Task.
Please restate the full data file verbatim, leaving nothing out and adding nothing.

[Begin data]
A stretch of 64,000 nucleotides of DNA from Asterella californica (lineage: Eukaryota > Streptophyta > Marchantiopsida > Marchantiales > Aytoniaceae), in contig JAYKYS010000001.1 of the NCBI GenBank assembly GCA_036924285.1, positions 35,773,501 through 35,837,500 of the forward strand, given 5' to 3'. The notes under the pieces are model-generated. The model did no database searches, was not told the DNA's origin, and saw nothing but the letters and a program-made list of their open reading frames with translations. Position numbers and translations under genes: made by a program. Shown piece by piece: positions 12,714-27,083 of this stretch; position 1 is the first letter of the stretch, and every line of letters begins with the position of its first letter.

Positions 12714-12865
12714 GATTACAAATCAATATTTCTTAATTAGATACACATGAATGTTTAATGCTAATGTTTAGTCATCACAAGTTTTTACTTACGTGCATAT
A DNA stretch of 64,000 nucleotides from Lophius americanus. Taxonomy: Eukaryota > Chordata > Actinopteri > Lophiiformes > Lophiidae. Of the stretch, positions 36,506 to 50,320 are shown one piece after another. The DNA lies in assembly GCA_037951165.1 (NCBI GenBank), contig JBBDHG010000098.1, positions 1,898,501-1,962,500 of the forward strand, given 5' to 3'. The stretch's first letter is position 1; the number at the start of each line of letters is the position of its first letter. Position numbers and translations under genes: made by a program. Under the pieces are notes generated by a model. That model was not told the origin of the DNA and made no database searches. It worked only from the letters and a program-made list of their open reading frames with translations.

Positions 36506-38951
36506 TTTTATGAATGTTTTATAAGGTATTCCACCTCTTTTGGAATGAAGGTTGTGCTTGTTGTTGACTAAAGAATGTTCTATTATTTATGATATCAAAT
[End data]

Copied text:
A stretch of 64,000 nucleotides of DNA from Asterella californica (lineage: Eukaryota > Streptophyta > Marchantiopsida > Marchantiales > Aytoniaceae), in contig JAYKYS010000001.1 of the NCBI GenBank assembly GCA_036924285.1, positions 35,773,501 through 35,837,500 of the forward strand, given 5' to 3'. The notes under the pieces are model-generated. The model did no database searches, was not told the DNA's origin, and saw nothing but the letters and a program-made list of their open reading frames with translations. Position numbers and translations under genes: made by a program. Shown piece by piece: positions 12,714-27,083 of this stretch; position 1 is the first letter of the stretch, and every line of letters begins with the position of its first letter.

Positions 12714-12865
12714 GATTACAAATCAATATTTCTTAATTAGATACACATGAATGTTTAATGCTAATGTTTAGTCATCACAAGTTTTTACTTACGTGCATAT
A DNA stretch of 64,000 nucleotides from Lophius americanus. Taxonomy: Eukaryota > Chordata > Actinopteri > Lophiiformes > Lophiidae. Of the stretch, positions 36,506 to 50,320 are shown one piece after another. The DNA lies in assembly GCA_037951165.1 (NCBI GenBank), contig JBBDHG010000098.1, positions 1,898,501-1,962,500 of the forward strand, given 5' to 3'. The stretch's first letter is position 1; the number at the start of each line of letters is the position of its first letter. Position numbers and translations under genes: made by a program. Under the pieces are notes generated by a model. That model was not told the origin of the DNA and made no database searches. It worked only from the letters and a program-made list of their open reading frames with translations.

Positions 36506-38951
36506 TTTTATGAATGTTTTATAAGGTATTCCACCTCTTTTGGAATGAAGGTTGTGCTTGTTGTTGACTAAAGAATGTTCTATTATTTATGATATCAAAT